Motionless Monday – Guess the Gray Bird #1

Hey there!

Sorry for skipping your mystery yesterday, but as Nutmeg noted on Saturday, I have a mini quiz lined up for this week. It focuses on…

 

bird wildlife statue on birdbath

Birds! Specifically, little gray birds, which can be downright confusing. Here in eastern North America we have a lot of them, so I’ll be posting a series of gray–or grey, if you prefer–birds. See if you recognize the species, then scroll below for an identification.

Can’t wait to get started, so here’s your first bird!

Northern Mockingbird

This fellow is pretty common.

It’s a Northern Mockingbird.

Thirsty Thursday

Walk around a pond and you’re sure to see dragonflies. Have you folks ever noticed some of them eat the smaller damselflies? Dragonflies are predators! Reminds this old squirrel of a miniature hawk.

DSCN2441This here is a favorite of mine, the Eastern Pondhawk–see, Ol’ Wally isn’t the only one thinking hawk! The male is easy to identify if you look for the blue abdomen and green face.

Eastern Pondhawk male

 

Eastern Pondhawk male

I’m sure you’ll be watching over your shoulder on your next pond stroll!

One of Nature’s Mysteries to Solve

Hey there!

What is this unexpected accumulation?

Mystery #160

I’ll check back later for your guesses!

~~~

We had a guess of ‘worm poop’ folks, and that is so close! These are caterpillar fecal pellets–poop–better known to scientists as ‘frass’. The word frass is used for any type of insect poop, which we squirrels didn’t know. We’ve just heard it used for butterfly and moth poop. And so you know, the size of the frass does vary with the size of the caterpillar, and grows as they grow, but it always has those little grooves down the sides.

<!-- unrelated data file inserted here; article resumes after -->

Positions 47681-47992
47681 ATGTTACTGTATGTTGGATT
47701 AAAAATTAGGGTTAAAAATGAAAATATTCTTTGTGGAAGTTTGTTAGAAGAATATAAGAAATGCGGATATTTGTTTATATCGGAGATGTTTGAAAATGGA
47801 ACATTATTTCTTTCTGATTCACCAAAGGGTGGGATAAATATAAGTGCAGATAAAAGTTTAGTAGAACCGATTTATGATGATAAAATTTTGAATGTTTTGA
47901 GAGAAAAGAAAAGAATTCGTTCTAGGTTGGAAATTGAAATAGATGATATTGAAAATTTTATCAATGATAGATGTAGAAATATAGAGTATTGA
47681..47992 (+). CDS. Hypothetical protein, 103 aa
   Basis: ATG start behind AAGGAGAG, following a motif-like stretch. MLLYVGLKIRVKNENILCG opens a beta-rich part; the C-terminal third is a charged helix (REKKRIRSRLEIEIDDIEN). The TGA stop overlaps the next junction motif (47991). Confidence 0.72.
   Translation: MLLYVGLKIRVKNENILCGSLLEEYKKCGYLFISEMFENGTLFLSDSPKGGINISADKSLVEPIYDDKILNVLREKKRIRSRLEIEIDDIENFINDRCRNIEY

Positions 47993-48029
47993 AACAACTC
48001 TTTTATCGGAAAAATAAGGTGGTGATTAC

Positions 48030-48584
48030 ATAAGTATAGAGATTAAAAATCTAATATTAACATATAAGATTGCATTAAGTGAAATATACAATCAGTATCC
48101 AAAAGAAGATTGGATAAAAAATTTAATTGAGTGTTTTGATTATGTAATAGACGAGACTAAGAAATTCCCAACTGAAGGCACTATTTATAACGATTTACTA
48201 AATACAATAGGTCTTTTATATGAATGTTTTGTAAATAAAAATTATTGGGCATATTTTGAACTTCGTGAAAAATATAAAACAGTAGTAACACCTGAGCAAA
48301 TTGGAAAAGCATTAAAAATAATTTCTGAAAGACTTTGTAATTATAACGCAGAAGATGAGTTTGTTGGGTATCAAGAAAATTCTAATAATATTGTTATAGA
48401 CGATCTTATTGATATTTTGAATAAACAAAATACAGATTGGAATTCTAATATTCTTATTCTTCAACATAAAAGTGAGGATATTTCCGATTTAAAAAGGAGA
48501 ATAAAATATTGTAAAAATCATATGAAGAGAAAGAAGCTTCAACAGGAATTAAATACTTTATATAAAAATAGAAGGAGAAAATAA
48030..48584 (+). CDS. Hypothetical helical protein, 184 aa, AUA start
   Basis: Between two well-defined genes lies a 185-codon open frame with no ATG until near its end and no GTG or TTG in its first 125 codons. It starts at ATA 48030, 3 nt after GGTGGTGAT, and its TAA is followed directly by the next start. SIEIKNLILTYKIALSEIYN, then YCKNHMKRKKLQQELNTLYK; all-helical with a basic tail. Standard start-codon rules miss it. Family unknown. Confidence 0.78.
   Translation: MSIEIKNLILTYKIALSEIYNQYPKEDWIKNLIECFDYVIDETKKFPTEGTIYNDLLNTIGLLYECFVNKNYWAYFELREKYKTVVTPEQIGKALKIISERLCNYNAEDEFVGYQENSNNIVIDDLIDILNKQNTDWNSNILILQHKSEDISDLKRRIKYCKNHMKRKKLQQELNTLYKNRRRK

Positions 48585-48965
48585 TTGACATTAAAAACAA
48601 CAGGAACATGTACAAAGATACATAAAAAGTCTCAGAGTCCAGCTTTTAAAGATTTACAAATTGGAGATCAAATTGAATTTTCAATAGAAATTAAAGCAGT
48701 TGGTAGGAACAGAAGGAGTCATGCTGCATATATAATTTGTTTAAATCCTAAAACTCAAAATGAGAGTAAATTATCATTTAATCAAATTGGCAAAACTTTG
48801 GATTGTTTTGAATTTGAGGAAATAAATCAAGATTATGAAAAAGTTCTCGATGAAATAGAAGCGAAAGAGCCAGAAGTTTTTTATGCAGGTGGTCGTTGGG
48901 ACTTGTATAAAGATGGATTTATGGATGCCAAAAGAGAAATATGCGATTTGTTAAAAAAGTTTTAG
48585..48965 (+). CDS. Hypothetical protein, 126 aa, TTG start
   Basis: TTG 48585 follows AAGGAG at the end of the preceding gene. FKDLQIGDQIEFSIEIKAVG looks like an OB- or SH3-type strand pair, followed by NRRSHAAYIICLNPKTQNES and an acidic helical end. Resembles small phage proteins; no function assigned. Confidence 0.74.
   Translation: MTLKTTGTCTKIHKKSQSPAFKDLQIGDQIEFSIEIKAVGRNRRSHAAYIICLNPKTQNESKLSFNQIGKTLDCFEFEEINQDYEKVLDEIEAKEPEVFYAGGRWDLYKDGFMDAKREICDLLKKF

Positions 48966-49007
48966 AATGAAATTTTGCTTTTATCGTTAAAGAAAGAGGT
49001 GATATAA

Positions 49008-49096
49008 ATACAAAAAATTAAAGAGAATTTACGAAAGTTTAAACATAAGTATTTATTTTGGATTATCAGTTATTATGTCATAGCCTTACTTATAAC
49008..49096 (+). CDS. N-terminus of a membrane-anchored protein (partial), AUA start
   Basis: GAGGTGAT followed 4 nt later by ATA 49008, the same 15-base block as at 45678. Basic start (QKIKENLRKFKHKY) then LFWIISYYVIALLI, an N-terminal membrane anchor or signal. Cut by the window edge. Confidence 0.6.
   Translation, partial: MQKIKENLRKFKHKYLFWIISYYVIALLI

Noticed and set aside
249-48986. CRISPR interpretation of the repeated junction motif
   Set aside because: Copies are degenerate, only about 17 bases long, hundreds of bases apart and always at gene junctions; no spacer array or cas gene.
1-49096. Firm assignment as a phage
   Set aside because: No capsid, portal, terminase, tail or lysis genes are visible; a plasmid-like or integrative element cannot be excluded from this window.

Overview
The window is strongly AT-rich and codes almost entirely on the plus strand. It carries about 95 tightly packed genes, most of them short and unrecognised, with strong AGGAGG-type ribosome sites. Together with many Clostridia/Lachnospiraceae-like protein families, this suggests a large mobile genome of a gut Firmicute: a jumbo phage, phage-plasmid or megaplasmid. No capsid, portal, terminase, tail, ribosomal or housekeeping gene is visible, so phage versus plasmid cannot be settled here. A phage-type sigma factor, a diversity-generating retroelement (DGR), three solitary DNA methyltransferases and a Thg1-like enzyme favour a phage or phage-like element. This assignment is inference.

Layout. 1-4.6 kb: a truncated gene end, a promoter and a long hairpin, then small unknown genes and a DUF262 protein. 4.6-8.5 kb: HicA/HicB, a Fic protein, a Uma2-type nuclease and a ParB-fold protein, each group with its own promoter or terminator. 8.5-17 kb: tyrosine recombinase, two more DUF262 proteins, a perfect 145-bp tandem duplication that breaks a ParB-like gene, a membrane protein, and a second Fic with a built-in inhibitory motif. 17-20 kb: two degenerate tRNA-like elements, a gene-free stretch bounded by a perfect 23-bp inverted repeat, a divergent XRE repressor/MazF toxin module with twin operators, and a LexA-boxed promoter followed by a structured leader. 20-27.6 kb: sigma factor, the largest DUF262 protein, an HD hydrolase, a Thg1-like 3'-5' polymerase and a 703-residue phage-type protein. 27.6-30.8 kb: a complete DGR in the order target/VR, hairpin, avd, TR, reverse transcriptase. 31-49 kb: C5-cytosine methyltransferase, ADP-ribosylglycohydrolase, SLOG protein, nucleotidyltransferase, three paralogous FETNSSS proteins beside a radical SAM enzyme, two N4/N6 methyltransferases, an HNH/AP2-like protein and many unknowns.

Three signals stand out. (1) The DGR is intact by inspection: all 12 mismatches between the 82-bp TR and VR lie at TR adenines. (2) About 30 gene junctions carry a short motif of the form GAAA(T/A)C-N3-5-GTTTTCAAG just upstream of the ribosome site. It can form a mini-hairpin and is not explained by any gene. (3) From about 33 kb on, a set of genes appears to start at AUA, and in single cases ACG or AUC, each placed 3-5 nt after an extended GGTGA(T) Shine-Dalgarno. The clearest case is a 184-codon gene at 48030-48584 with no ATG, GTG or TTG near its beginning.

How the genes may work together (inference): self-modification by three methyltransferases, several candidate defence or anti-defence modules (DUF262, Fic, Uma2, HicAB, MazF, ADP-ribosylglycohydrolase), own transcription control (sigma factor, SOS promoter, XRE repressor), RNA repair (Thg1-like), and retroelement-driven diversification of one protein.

This is really what Nutmeg and I saw when we bounded to one of our favorite decks to visit a water dish:

Caterpillar frass on deck

Frass everywhere! We looked up, and sure enough, the black oak leaves were being chewed to the veins.

black oak leaves defoliated by orange-striped oakworm

A closer inspection upon climbing the tree revealed dozens of orange-striped oak worm caterpillars at work.

orange-striped oakworm in black oak tree

If you forget that name, you can just search for orange and black caterpillar on oak trees and easily find it.

Orange-striped oakworm caterpillars feedign on black oak leaves

orange-striped oarkworm

They are pretty common in oak forests, and turn into a plain brown moth. A photo and more information can be found on this Michigan State Extension bulletin.

Hope more of you humans aren’t sharing your outdoor space with these critters…but we’re sure that’s not a problem considering how hot it’s been!